Saturday, December 4, 2010

Extract brewing

Extract Brewing is a great phase of brewing. It is much more simple and less demanding then all grain and it gives you enough room to experiment with different beer types and methods. Also during this stage you build strong fundamentals in brewing knowledge that will later allow you to move onto bigger and better things (like all grain).

Extract Brewing Equipment: 

  1. 5 gallon boiling kettle.
  2. 5-6.5 gallon fermenter, preferably two
  3. siphon tool helps
  4. Wort chiller or another way to cool kettle quickly!
  5. Large mixing spoon 
  6. 5 gallon Extract brew recipe box of your choice!
  7. A cold Home Brew (if thats not possible yet a 6 pack of micro will get the job done too) 

This is a pretty decent kit Superior Home Brew Beer Kit with a helpful book The Complete Joy of Homebrewing has help shed a lot of light on brewing when I was lost.
And your ready to go!

Extract Brewing Procedure: 
  1.   Sanitize!!! The boil temperatures (170+) will kill any bacteria so you must clean everything that will come in contact with the beer from the time it's cooled from the kettle, up till it is safely tucked away in the fermenter.
  2. Read though the recipe kit instructions so you know whats coming and check to see if you have all the necessary ingredients.
  3. Fill about 2.5 gallons of water into the kettle and bring it to a rolling boil. You can add more or less water too at this point, more water will result in more wart which will bring more flavor to the beer. (if partial mash then add the grains from the time you add water till a little into a rolling boil, about 20 min., and make sure it doesn't go over 170 deg. or the grains will leak phenol enzymes.). Then add your malt syrup and later hops as your recipe demands.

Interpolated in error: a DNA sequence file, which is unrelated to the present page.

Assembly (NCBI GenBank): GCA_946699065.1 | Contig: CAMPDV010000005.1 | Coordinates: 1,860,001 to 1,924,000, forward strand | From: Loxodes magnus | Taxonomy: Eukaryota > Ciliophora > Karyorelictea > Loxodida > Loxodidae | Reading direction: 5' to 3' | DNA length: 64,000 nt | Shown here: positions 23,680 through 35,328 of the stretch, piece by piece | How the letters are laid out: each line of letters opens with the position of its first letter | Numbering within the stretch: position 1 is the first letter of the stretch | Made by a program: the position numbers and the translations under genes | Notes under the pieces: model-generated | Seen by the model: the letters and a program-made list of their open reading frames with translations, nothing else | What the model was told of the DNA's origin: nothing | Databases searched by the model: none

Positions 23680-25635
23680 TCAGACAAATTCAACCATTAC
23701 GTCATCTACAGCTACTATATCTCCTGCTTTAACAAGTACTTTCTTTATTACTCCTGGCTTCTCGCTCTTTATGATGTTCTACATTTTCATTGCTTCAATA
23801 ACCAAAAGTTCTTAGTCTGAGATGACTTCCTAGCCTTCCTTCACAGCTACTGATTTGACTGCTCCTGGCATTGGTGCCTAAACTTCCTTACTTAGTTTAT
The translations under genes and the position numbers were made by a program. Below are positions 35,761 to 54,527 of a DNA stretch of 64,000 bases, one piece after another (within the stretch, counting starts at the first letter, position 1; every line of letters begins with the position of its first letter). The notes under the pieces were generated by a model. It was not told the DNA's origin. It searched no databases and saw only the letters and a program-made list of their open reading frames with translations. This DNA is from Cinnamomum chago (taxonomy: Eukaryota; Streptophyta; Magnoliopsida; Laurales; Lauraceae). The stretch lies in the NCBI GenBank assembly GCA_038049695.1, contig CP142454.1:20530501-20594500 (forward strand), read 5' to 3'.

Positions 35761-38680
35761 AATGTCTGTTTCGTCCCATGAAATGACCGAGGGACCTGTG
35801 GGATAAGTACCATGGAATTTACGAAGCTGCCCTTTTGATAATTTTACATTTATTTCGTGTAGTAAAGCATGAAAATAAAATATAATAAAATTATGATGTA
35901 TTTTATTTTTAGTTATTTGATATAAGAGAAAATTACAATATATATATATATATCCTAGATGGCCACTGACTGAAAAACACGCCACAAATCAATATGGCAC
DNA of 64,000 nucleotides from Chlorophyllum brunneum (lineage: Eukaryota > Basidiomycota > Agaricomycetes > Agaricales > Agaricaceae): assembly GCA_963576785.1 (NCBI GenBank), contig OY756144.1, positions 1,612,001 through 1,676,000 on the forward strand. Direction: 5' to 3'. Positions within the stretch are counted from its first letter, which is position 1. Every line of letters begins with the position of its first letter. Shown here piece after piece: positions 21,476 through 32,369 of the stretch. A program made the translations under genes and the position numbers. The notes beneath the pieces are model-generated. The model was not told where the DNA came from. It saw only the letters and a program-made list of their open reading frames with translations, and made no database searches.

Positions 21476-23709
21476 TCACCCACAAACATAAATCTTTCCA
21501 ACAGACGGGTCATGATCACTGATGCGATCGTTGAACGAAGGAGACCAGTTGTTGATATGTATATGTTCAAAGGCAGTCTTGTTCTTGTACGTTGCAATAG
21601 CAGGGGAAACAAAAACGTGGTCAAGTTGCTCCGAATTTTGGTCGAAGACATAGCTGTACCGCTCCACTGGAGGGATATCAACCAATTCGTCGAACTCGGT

4. Once after usually a 60 min. boil you need to cool it down as fast as possible to avoid contamination to about 60-90 deg depending on if it's an ale or lager. (ale is normal around 80+, while lagers require lower temperatures. A wort chiller is the tool of choice here but an ice bath in a sink gets the job done too. (If you have a wort chiller it is best too put it in 10 minutes prior to the end of the boil so it can be easily sanitized.)
  5. Now you need to get the beer into the fermenter. I would advise to siphon the beer into it from the kettle, with your pre-sanitized siphon tool, so to avoid the heavy sediment but you can also just pour it in directly (which will definitely require a secondary fermentation phase about 1-2 weeks after the cooking date). Then add any more water to the fermenter to reach 5 gallons.
  6. Last but DEFINITELY not least you can pitch the yeast strait to the wort (unfermented beer) or rehydrate it first in some warm water and sugar to get it going faster. Both ways work fine. Now seal off your fermenter and put the air-lock in place and your good to go.
  7. Leave the Fermenter in a warm 75 - 85 deg. if it is an ale and 30-50 deg. for a lager.
Thats a small investment to make a beer that out tastes most large commercial beers.

Rolling boil 
Some hops in pellet form
My home made wort chiller after cooling some wort
Siphoning beer to fermenter

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